Strong vs. Jacked

The Era of "Jacked"

Being "jacked" is in. The 80's bodybuilder-style action hero is back and dominating in blockbuster films. Even the action figures of children's toys are starting to take on comically collossal appearances in size and mass. And I'm not knocking it. In fact, I think this newfound popularity of a muscular appearance is pretty cool. But there is the key word, "appearance." There seems to be a slight disconnect between what being strong LOOKS like, and what being strong ACTUALLY means. In action flicks and superhero movies, all we are really seeing is the final product, and not the methods, training, diet, and sheer work load that takes place behind the scenes. We end up with a fascination for the visual, and lose our hold on what is really important: performance. The end result is a bunch of young athletes with an over-fascination with GNC supplements, hitting endless dumbbell curls and avoiding squats (A.K.A. my personal hell). "Jacked" is secondary to actual performance. Look as cut and swole as you want, but the athlete that moves better and performs better will walk out with a W. Your appearance should be the result of your work. Training simply to look strong does not mean the same as actually being strong.

Now, I'm not against looking "jacked." I mean, world champion weightlifter Dmitry Klokov is a personal idol of mine partly because he is more carved than a holiday turkey when crushing 400+-lb jerks. What I want to get across is that you should be developing strength, function, and performance first and foremost.

A nice result of this is a good-looking body, and one that works.


"Jacked" Doesn't Mean Jack

Take a look at any popular men's workout magazine or website, and you're gonna see a lot of oiled-up pecs and abs. How to "Gain Massive Size in 6 Weeks," "Sculpt Your Abs Like a Cagefighter," or "Get an Abercrombie Bod That Will Make Your Ex Weep" are all great taglines for driving readership, but have absolutely nothing to do with your performance as an athlete. Just like the Fit vs. Skinny debate for girls (see Coach Christye's article from last week), Strong vs. Jacked is about body performance vs. body aesthetics. And it's pretty clear that, while being "jacked" may be the hot trend in male bodies right now, means, well, jack without strength to back it up.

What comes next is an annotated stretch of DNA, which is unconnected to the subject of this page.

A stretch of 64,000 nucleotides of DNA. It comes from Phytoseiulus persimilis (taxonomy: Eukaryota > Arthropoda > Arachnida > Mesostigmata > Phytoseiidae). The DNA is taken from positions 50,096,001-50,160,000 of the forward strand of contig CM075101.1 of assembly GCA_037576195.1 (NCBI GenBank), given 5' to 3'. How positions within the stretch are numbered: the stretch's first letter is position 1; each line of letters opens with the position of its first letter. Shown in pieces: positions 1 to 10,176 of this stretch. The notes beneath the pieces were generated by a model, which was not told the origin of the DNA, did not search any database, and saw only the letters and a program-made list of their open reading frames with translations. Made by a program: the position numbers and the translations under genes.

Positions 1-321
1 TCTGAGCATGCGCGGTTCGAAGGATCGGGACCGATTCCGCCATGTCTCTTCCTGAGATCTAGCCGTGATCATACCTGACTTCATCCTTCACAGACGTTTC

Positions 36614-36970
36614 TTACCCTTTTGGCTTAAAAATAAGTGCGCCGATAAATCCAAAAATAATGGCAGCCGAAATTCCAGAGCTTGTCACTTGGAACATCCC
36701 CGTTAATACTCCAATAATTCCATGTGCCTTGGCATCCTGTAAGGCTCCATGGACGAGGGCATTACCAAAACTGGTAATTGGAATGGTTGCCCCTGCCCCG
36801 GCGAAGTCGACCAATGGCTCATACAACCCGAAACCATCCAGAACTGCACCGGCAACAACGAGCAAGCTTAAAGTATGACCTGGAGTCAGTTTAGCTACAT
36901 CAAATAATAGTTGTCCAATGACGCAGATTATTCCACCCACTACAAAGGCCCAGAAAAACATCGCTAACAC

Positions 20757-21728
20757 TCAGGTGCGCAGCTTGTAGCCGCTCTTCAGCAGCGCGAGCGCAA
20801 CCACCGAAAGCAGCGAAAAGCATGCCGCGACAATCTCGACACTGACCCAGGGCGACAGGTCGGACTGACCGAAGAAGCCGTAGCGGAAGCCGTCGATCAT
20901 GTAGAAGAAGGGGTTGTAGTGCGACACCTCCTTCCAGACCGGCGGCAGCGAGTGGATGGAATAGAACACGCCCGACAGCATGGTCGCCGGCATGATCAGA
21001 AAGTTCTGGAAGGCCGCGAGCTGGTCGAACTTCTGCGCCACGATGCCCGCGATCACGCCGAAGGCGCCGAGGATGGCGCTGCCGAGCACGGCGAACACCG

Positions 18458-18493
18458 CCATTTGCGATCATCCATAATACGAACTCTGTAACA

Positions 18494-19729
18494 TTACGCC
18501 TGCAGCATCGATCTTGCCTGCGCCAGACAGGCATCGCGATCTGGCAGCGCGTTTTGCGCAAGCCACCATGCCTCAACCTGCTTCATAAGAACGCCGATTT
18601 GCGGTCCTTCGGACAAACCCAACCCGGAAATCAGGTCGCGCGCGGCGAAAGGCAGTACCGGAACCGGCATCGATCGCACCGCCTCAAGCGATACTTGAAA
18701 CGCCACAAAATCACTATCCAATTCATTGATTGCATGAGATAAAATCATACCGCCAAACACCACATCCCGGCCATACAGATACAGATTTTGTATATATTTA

Developing strength is the foundation for all things performance. Looking jacked is just a secondary characteristic of that strength. Well, at least it can be. 

Strength Outweighs Appearance

Being jacked doesn't mean you're strong, and being strong doesn't necessarily make you jacked. When put side by side, being strong will ALWAYS be more favorable in terms of function, performance, and ability.

A big muscular physique should be second to the performance of that musculature. Don't let superficial needs hide actual weaknesses in your kinetic chains. A big set of arms may help get you attention, but a weak set of scapular stabilizers will really put a damper on your performance. Likewise, a rippling Situation of a six-pack may impress your Instagram followers, but it doesn't mean your deeper core muscles are strong enough to protect your back during deadlifts.